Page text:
Wednesday, May 16, 2012

Blue Eyes Not Really Blue: The Tyndall Effect

I always wondered why the sky, the ocean, and eyes, that are suppose to be pigment-less, are blue. Also, blue eyes seemed to be bluer if there are any significantly blue items nearby, especially including blue apparel on or near the person. I made this diagram to help explain something called the Tyndall Effect, named after 19th century physicist, John Tyndall.

"A blue iris in an eye is due to Tyndall scattering in a turbid layer in the iris. Brown and black irises have the same layer except with more melanin in it. The melanin absorbs light. In the absence of melanin, the layer is translucent (i.e., the light passing through is randomly and diffusely scattered) and a noticeable portion of the light that enters this turbid layer re-emerges via a scattered path. That is, there is backscatter, the redirection of the lightwaves back out to the open air. Scattering takes place to a greater extent at the shorter wavelengths. The longer wavelengths tend to pass straight through the turbid layer with unaltered paths, and then encounter the next layer further back in the iris, which is a light absorber. Thus, the longer wavelengths are not reflected (by scattering) back to the open air as much as the shorter wavelengths are. Since the shorter wavelengths are the blue wavelengths, this gives rise to a blue hue in the light that comes out of the eye.[2] The blue iris is an example of a structural color, in contradistinction to a pigment color." Wikipedia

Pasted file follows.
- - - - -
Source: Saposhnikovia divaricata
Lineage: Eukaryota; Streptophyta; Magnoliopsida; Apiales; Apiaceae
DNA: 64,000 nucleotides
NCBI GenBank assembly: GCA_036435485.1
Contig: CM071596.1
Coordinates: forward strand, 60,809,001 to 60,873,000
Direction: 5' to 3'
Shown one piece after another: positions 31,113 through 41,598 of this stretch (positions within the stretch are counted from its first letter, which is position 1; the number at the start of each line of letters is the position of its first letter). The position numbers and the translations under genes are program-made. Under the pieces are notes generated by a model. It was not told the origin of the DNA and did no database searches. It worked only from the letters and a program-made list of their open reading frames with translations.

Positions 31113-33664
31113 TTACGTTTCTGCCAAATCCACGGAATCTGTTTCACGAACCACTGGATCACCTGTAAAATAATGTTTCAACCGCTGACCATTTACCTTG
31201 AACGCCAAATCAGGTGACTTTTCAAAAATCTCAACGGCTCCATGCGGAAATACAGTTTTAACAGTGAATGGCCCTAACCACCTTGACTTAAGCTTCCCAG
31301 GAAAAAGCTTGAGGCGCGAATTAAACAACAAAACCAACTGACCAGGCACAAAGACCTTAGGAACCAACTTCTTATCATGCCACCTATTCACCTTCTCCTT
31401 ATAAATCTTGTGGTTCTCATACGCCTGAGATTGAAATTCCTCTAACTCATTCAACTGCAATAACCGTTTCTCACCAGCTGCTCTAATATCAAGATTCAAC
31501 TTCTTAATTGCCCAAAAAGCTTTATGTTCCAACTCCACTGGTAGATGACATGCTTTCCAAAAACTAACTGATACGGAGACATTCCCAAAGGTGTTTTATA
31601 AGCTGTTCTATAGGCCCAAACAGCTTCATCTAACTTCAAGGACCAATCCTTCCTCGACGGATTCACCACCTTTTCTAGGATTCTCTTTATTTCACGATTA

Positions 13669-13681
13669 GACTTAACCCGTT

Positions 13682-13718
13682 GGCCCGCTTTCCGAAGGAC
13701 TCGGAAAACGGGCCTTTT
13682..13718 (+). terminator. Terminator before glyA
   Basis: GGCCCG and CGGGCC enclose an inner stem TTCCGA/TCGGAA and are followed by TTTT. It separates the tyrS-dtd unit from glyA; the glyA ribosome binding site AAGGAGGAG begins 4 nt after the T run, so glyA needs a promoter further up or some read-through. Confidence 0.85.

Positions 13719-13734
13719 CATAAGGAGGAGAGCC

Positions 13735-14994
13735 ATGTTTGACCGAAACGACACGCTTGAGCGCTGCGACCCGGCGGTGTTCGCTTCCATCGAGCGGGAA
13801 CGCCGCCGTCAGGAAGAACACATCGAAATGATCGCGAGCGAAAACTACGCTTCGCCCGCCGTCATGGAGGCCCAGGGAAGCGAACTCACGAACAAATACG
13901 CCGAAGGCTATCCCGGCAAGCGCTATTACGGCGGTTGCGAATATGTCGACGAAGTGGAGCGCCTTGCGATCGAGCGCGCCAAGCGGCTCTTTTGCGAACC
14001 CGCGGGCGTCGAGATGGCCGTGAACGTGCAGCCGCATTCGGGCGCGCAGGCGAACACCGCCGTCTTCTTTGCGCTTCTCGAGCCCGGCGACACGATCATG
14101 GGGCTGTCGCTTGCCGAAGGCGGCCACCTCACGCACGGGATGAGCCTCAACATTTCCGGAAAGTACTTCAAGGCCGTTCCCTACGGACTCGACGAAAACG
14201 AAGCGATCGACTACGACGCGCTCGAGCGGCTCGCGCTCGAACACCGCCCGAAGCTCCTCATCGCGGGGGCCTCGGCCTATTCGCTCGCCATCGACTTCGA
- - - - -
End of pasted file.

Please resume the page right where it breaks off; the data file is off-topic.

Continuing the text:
Lastly, if there is anything blue in color near blue eyes, like a shirt, or the sky, or painted wall, the amount of visible blue light waves will be increased, and those blue waves will enter and 'scatter' out of blue eyes, making them appear even more blue to any watchful eye or camera lens.

James C. Collier


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